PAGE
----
To the Editor.—
Nail changes in histiocytosis X were first described by Bender and Holtzman1 in 1948. Holzberg et al,2 in 1985, reported that nail dystrophy was due to the same atypical cells that cause specific cutaneous lesions. Nail changes can be observed in both fingernails and toenails and consist of longitudinal grooving3; purpuric striae4,5; hyperkeratosis2,6; subungual pustules6,7; thickening, deformation, and pitting of the nail plate1; onycholysis; and perionyxis.2,6 Some authors2,6 have suggested that evolution of onychodystrophy parallels the disease and indicates a poor prognosis; other authors1,7,8 do not agree.We describe a patient with histiocytosis X and persistent and progressive destruction of the fingernail plates (Fig 1) proved to be due to CD1+ histiocytelike cells.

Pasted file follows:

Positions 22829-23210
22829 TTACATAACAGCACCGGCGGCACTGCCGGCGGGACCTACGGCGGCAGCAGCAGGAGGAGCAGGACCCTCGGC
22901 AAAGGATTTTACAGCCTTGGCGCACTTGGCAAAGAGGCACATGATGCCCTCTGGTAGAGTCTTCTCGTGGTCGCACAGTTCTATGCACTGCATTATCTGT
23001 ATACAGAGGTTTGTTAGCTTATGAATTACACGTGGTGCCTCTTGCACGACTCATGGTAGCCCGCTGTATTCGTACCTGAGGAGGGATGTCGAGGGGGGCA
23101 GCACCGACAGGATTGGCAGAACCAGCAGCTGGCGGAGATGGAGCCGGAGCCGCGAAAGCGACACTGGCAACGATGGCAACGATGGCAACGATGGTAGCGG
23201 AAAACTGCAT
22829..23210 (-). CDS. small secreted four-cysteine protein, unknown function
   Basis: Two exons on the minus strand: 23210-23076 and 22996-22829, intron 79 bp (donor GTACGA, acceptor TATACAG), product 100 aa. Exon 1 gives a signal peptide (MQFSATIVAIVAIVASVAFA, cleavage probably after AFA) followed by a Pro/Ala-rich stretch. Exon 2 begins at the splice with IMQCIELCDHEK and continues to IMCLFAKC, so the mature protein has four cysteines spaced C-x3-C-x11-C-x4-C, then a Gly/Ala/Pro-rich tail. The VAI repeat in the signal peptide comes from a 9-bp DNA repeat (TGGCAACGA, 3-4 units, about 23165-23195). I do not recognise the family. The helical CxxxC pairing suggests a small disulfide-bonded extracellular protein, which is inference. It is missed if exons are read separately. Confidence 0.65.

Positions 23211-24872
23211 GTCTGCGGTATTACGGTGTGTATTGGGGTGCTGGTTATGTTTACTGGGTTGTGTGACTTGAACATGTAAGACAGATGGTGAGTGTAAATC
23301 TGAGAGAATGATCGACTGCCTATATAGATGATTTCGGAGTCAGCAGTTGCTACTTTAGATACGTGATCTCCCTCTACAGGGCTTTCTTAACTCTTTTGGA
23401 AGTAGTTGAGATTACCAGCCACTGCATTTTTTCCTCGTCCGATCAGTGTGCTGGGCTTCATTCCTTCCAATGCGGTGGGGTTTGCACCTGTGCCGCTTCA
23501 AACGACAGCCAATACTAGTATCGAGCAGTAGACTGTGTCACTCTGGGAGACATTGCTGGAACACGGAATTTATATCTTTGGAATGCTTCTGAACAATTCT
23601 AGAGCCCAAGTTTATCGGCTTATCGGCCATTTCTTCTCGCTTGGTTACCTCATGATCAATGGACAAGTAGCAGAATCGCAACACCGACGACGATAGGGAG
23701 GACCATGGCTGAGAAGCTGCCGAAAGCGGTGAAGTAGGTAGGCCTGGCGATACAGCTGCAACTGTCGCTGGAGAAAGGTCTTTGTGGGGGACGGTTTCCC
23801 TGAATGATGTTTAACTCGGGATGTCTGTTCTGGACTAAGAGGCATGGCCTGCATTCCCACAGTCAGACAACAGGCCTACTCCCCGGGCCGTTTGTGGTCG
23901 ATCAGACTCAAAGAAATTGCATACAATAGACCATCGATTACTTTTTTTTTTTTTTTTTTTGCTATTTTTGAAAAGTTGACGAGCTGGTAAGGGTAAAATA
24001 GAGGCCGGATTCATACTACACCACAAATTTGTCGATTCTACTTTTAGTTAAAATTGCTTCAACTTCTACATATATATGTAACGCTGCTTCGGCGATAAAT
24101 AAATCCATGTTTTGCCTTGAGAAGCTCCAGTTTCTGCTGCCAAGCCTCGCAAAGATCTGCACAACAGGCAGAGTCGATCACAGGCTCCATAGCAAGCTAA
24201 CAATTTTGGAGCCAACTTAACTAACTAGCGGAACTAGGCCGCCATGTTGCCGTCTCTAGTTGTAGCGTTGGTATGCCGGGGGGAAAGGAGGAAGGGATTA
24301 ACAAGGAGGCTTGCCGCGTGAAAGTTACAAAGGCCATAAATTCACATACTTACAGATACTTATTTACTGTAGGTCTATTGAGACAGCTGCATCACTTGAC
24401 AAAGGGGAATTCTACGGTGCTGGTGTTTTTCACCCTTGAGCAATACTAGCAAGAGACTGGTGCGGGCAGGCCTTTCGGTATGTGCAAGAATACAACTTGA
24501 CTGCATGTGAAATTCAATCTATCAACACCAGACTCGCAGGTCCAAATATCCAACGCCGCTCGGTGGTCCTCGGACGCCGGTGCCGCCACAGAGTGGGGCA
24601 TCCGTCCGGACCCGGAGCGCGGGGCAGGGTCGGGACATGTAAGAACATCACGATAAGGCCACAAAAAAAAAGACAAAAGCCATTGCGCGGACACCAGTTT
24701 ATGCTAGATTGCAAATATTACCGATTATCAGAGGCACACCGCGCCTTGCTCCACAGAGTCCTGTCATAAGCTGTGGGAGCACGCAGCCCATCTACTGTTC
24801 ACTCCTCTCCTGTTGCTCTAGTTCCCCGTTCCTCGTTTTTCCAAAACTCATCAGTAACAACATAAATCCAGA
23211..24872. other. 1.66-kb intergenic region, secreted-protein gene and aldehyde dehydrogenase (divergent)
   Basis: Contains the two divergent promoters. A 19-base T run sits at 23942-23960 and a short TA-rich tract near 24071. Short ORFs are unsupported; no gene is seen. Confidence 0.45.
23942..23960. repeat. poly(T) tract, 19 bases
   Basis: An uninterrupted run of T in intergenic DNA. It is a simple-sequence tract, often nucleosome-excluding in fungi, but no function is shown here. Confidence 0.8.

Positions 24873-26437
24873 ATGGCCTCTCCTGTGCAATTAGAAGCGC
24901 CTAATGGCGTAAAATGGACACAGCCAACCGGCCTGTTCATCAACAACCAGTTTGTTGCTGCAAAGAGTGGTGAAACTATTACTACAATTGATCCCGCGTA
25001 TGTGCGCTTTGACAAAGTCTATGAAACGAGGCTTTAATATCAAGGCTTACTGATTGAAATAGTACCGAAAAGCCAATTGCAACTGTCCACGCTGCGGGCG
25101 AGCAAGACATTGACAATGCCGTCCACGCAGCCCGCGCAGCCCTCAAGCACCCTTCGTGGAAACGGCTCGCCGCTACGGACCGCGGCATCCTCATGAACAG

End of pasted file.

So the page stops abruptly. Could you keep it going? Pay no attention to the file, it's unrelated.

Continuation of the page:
Report of a Case.—
A 31-year-old man was diagnosed wtih diabetes insipidus and progressive hypogonadotropic hypogonadism in 1979. He underwent treatment with vasopressin